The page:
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October 4, 2012
BERKELEY, CA, Oct 4, 2012/ Troy Media/ – Political debates are not just about talking points. They are also about ‘vibe’ – our gut (emotional) reaction to the candidates. And how those candidates make us feel, in turn, is all about their body language.
In general, audiences respond most favorably to candidates who appear calm and focused, rather than hyper or disorganized. (Body language that adds to this impression include a steady vocal pitch and tone, gestures that stay below shoulder level, gestures that show palms, and nonverbal signals that are in alignment with the verbal message being delivered.)
Audiences react unfavorably to negative body language that conveys arrogance, insincerity, or uncertainty. (For example, I look for swaying, rapid blinking, fake smiles, jerking motions, contemptuous or dismissive expressions, lip compression, stammering, fillers, and rising vocal pitch.)
Here’s what I saw at the first U.S. Presidential debate:
President Barack Obama didn’t bring his ‘A’ game. He showed a lack of energy (which made him seem detached), looked down too often, and his most-displayed expression when Romney was speaking was a lip compression with a clenched jaw. His speech had numerous fillers (‘ahs’) and a slower delivery – which can come across as focus, but coupled with his low energy, fell short.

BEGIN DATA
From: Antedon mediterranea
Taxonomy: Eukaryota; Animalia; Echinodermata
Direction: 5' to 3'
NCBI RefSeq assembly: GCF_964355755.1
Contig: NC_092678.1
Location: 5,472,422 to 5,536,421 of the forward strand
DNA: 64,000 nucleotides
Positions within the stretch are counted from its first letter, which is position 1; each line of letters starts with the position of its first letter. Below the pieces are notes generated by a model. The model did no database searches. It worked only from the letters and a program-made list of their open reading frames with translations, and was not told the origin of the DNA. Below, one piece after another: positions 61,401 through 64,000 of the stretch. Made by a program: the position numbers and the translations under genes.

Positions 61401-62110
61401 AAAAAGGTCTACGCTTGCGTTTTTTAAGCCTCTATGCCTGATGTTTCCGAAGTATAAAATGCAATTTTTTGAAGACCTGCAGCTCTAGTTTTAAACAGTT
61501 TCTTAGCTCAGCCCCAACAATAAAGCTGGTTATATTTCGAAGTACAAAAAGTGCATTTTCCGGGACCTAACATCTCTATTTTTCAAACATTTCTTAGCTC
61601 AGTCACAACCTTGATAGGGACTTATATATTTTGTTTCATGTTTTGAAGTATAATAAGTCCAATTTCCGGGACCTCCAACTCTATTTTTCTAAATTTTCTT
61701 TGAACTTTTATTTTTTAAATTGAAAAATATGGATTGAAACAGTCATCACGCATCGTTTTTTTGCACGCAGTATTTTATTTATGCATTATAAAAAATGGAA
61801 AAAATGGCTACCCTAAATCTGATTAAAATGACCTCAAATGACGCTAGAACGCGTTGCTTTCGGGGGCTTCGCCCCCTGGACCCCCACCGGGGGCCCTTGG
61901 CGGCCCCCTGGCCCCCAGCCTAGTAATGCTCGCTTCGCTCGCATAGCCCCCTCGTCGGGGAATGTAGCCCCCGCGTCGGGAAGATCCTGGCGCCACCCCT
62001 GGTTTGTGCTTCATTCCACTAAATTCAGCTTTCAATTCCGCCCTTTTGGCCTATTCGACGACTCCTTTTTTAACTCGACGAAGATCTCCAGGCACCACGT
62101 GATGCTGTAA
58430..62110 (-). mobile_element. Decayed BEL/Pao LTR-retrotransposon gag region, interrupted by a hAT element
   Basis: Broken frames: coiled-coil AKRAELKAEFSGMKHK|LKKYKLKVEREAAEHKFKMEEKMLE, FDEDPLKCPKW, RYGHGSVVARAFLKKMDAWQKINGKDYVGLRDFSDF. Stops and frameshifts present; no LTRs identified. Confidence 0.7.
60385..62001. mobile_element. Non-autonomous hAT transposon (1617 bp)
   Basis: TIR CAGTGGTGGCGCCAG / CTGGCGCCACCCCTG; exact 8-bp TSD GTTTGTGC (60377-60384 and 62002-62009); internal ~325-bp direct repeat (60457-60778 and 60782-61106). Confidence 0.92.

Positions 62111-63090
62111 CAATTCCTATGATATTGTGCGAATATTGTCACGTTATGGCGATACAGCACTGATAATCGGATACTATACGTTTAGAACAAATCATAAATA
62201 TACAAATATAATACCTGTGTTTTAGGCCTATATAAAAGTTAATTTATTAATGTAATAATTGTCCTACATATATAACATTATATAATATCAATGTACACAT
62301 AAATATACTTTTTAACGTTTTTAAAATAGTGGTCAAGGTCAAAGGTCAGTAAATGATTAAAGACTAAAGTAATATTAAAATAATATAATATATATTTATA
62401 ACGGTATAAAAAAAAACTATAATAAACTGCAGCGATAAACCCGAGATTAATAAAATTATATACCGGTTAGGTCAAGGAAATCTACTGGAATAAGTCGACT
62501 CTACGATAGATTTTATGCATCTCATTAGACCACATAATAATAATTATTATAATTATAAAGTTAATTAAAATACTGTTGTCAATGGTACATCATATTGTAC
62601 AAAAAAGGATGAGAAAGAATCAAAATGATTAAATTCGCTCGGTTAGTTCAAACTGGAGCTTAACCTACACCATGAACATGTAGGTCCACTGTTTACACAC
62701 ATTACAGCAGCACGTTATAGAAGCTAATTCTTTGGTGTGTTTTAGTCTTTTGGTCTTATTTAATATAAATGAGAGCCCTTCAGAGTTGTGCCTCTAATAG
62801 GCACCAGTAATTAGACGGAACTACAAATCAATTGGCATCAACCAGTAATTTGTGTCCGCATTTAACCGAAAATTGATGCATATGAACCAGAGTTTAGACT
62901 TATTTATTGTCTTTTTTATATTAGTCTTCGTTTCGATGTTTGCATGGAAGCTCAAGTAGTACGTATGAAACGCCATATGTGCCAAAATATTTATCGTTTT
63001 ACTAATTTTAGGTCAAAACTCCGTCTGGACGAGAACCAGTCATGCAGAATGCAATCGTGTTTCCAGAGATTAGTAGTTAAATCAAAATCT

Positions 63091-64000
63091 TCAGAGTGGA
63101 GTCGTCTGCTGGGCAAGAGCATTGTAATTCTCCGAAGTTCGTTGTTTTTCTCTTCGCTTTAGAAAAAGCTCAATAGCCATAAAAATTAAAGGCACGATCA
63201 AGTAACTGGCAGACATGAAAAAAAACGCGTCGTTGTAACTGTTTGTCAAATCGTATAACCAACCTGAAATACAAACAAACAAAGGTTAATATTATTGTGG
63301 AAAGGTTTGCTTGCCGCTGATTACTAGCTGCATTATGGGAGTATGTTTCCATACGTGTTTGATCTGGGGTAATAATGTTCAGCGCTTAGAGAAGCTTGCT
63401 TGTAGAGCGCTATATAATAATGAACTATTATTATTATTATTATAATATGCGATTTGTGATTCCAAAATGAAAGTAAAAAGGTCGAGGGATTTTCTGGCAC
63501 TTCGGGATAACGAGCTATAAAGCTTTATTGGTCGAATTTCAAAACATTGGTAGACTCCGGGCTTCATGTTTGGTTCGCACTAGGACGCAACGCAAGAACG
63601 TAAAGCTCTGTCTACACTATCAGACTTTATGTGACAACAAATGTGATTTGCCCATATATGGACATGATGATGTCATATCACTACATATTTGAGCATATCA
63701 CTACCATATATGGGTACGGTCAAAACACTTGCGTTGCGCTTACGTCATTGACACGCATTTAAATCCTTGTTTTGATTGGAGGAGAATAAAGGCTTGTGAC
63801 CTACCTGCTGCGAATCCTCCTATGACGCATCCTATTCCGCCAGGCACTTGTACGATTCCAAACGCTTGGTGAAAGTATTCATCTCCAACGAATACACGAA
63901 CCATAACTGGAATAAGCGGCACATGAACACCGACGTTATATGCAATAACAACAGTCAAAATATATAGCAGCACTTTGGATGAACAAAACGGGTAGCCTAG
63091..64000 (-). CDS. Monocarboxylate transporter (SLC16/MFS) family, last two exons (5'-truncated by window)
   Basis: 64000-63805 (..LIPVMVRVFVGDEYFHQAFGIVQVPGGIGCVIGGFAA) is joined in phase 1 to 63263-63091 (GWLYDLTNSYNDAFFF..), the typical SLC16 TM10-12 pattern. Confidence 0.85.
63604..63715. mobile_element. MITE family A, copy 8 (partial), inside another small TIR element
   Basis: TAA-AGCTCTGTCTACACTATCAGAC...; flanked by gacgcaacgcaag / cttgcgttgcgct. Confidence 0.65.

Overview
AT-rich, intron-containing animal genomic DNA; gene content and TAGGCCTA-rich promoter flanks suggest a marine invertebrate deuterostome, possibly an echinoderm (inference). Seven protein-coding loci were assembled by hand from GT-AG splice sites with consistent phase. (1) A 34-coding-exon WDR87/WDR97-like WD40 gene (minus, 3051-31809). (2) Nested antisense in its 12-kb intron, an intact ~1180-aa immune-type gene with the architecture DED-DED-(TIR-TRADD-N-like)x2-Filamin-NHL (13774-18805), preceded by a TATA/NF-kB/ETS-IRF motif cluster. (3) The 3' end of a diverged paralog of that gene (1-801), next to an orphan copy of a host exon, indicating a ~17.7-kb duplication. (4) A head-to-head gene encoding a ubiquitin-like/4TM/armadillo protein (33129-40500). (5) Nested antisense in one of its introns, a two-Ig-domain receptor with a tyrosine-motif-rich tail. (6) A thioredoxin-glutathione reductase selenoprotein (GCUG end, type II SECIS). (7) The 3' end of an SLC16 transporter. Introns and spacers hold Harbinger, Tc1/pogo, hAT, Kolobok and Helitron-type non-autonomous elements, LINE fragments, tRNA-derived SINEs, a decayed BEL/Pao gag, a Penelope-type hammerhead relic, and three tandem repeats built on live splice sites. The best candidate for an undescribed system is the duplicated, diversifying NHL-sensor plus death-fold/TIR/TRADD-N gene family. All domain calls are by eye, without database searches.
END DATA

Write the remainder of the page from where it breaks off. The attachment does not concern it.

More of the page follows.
The President’s greatest nonverbal strength is his smile – which is most often genuine and warm – but even that faded last night.
Governor Mitt Romney displayed higher energy, more animation, and broader gestures (a few above shoulder level – which he should watch). His use of ’1-2-3′ hand gestures and speaking points was effective and organized. And where Obama shifted most of his weight to one foot, Romney had his weight evenly distributed.
Romney’s body language negatives included shoulder bounces (especially evident during his closing comments), a tendency to sway, and his ‘default expression’ (one that masks whatever other emotions he may be feeling) which is a fake smile that can look like a smirk.
One place where the President had an advantage last night was in projecting empathy. You could hear it in the timber of his voice when he talked about his grandmother and in his closing remarks when he talked about ‘fighting every day’ for the middle class and those who are striving to get into the middle class.
I can’t wait for the second debate!
Carol Kinsey Goman, Ph.D. is an executive coach, change-management consultant, and international keynote speaker at corporate, government, and association events. To contact Carol about speaking or coaching, call 510-526-172 or email CGoman@CKG.com. To more information or to view videos, visit Carol’s website: http://www.SilentLanguageOfLeaders.com.
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